I was passing a produce stand and happened to see that a tray of okra was $1. At first repulsed, because of meals with sticky okra made by inept relatives, a new thought emerged while staring at the green pods: 'I can do better.' Into the grocery bag went the okra, and this examiner headed home with a head full of ideas. —SEB Market BK
medium sized okra pods
spring onion, chopped from bulb to end of green stalk
To keep it simple, okra is actually great for people! It has no fat or cholesterol, it does have potassium, and vitamin a in spades. There's no sodium, so great for those of us with high blood pressure, and that dreaded stickiness serves to thicken stews like gumbo. How bad can anything in gumbo really be? People in the Southern part of the US feature okra in so many recipes, that it's shameful NOT to eat it. Who could resist something called Fried Pecan Okra? And if you're still not sure, WikiHow even has a full page with videos on how to prepare okra.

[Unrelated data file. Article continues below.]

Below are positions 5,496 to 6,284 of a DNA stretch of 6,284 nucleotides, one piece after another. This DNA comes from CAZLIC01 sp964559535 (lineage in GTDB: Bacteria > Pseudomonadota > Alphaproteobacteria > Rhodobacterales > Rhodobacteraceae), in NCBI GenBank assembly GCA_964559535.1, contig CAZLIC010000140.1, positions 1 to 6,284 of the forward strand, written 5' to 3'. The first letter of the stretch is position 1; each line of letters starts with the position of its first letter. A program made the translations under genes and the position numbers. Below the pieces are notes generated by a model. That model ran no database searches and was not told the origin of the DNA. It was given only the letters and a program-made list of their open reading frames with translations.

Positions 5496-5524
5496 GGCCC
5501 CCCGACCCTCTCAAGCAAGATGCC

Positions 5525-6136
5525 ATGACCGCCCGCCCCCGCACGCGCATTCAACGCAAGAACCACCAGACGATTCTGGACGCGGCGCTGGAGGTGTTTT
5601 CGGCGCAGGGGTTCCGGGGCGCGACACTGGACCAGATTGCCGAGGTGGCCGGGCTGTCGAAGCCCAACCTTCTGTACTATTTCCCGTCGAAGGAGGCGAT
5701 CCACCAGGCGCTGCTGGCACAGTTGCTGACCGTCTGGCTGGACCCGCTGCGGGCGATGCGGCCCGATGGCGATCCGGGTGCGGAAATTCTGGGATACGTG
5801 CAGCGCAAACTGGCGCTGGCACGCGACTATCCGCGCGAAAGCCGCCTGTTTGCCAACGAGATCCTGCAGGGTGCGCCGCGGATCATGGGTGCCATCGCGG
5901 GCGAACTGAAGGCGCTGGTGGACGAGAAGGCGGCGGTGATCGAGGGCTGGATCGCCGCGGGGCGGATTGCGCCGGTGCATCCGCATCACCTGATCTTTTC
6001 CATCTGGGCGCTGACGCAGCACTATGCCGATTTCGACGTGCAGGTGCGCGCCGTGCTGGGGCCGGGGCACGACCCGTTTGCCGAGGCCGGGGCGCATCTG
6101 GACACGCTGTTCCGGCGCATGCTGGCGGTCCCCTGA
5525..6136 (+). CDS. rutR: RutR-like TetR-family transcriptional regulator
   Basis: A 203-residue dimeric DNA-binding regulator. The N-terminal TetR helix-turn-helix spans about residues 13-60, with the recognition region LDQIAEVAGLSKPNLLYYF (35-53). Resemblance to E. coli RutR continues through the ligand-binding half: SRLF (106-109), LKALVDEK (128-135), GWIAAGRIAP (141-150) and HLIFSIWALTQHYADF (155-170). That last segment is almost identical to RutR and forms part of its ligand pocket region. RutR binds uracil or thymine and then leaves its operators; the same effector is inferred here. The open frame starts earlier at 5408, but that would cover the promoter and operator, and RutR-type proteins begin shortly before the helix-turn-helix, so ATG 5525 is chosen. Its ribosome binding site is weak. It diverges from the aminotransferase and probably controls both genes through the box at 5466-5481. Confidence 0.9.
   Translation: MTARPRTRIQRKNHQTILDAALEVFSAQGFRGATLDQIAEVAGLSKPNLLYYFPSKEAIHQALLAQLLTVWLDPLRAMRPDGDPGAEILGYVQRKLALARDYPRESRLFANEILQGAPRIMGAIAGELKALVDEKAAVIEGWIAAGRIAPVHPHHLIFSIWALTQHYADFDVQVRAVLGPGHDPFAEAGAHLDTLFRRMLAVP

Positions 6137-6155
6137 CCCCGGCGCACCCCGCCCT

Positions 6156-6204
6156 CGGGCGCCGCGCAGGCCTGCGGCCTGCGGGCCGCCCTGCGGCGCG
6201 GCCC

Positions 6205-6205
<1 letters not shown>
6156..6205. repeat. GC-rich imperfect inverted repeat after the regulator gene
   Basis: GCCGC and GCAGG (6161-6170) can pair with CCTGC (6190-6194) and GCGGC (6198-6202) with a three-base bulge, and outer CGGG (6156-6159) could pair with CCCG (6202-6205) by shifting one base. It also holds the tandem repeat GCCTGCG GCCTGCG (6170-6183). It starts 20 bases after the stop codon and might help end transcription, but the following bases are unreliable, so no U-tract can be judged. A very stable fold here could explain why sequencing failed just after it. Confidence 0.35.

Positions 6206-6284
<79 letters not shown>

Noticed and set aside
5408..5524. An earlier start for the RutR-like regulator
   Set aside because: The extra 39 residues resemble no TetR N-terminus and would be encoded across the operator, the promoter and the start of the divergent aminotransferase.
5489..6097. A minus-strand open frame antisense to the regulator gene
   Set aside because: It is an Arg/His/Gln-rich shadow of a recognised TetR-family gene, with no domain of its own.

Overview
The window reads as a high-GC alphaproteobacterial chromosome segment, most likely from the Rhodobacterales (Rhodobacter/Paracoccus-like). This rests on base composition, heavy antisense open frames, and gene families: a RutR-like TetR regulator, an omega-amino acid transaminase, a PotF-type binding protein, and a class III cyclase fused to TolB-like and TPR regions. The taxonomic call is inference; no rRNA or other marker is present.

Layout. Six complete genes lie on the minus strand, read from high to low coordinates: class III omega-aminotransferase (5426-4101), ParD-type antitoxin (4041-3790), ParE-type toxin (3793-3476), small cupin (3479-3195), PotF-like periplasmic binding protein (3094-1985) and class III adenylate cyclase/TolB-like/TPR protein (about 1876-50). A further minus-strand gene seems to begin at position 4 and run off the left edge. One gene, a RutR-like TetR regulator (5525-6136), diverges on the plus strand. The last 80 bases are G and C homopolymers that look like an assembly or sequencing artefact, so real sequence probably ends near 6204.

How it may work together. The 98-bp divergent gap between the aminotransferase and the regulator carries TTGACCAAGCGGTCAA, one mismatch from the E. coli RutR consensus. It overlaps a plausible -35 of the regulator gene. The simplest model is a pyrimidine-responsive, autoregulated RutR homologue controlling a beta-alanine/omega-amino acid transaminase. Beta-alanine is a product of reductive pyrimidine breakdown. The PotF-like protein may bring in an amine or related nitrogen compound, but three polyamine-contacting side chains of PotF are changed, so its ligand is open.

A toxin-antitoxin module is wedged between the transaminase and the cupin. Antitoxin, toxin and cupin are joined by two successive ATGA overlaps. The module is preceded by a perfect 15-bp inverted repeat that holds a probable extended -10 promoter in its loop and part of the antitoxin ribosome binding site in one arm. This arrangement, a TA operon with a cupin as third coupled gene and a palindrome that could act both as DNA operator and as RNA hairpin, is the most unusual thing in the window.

Wash and trim a handful of okra pods. Cut of stem ends.
Pour a teaspoonful of olive oil into a skillet and heat.
Add chopped fresh spring onion, garlic, oregano, basil, and a can of chopped octopus. Saute for a few minutes and then add a cupful of halved cherry tomatoes. Cook for a few minutes to blend flavors
add half of a can of tomato paste diluted with a few tablespoons of warm water. Add the diluted paste to the skillet and stir. If it's too thick add water to loosen it up.
Add a brimming tablespoon of balsamic vinegar, stir, and then cover. Simmer on low heat.
Boil up some pasta to an al dente texture. Heap pasta in a bowl, then ladle on the sauce. Sprinkle on a little parmesan and enjoy with a hearty glass of red wine.